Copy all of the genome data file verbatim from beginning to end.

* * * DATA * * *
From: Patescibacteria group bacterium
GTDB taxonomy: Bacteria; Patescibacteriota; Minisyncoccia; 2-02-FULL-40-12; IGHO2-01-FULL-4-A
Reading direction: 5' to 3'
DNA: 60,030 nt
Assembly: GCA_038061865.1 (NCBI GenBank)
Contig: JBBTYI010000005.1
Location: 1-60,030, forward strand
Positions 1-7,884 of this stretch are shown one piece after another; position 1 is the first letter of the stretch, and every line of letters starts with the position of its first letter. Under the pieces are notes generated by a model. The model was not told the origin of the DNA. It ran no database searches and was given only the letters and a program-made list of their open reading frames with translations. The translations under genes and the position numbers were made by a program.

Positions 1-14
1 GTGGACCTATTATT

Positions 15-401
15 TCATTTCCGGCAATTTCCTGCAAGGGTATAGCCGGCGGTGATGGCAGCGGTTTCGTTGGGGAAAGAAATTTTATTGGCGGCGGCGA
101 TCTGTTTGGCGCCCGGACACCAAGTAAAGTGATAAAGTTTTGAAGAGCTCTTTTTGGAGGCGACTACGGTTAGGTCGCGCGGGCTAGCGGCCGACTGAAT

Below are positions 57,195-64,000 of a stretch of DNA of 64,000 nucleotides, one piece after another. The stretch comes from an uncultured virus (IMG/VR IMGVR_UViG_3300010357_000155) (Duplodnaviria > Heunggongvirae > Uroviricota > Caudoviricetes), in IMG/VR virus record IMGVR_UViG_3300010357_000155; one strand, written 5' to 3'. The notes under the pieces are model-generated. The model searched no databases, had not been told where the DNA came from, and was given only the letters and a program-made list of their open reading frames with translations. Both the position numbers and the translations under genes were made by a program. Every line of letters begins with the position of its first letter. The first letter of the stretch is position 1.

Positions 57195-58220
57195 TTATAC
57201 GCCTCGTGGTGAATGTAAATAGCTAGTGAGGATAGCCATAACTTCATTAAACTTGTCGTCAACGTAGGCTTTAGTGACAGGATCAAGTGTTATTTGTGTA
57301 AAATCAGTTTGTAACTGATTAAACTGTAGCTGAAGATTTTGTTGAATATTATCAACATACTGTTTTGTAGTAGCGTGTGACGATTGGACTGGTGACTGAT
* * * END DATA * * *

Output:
From: Patescibacteria group bacterium
GTDB taxonomy: Bacteria; Patescibacteriota; Minisyncoccia; 2-02-FULL-40-12; IGHO2-01-FULL-4-A
Reading direction: 5' to 3'
DNA: 60,030 nt
Assembly: GCA_038061865.1 (NCBI GenBank)
Contig: JBBTYI010000005.1
Location: 1-60,030, forward strand
Positions 1-7,884 of this stretch are shown one piece after another; position 1 is the first letter of the stretch, and every line of letters starts with the position of its first letter. Under the pieces are notes generated by a model. The model was not told the origin of the DNA. It ran no database searches and was given only the letters and a program-made list of their open reading frames with translations. The translations under genes and the position numbers were made by a program.

Positions 1-14
1 GTGGACCTATTATT

Positions 15-401
15 TCATTTCCGGCAATTTCCTGCAAGGGTATAGCCGGCGGTGATGGCAGCGGTTTCGTTGGGGAAAGAAATTTTATTGGCGGCGGCGA
101 TCTGTTTGGCGCCCGGACACCAAGTAAAGTGATAAAGTTTTGAAGAGCTCTTTTTGGAGGCGACTACGGTTAGGTCGCGCGGGCTAGCGGCCGACTGAAT

Below are positions 57,195-64,000 of a stretch of DNA of 64,000 nucleotides, one piece after another. The stretch comes from an uncultured virus (IMG/VR IMGVR_UViG_3300010357_000155) (Duplodnaviria > Heunggongvirae > Uroviricota > Caudoviricetes), in IMG/VR virus record IMGVR_UViG_3300010357_000155; one strand, written 5' to 3'. The notes under the pieces are model-generated. The model searched no databases, had not been told where the DNA came from, and was given only the letters and a program-made list of their open reading frames with translations. Both the position numbers and the translations under genes were made by a program. Every line of letters begins with the position of its first letter. The first letter of the stretch is position 1.

Positions 57195-58220
57195 TTATAC
57201 GCCTCGTGGTGAATGTAAATAGCTAGTGAGGATAGCCATAACTTCATTAAACTTGTCGTCAACGTAGGCTTTAGTGACAGGATCAAGTGTTATTTGTGTA
57301 AAATCAGTTTGTAACTGATTAAACTGTAGCTGAAGATTTTGTTGAATATTATCAACATACTGTTTTGTAGTAGCGTGTGACGATTGGACTGGTGACTGAT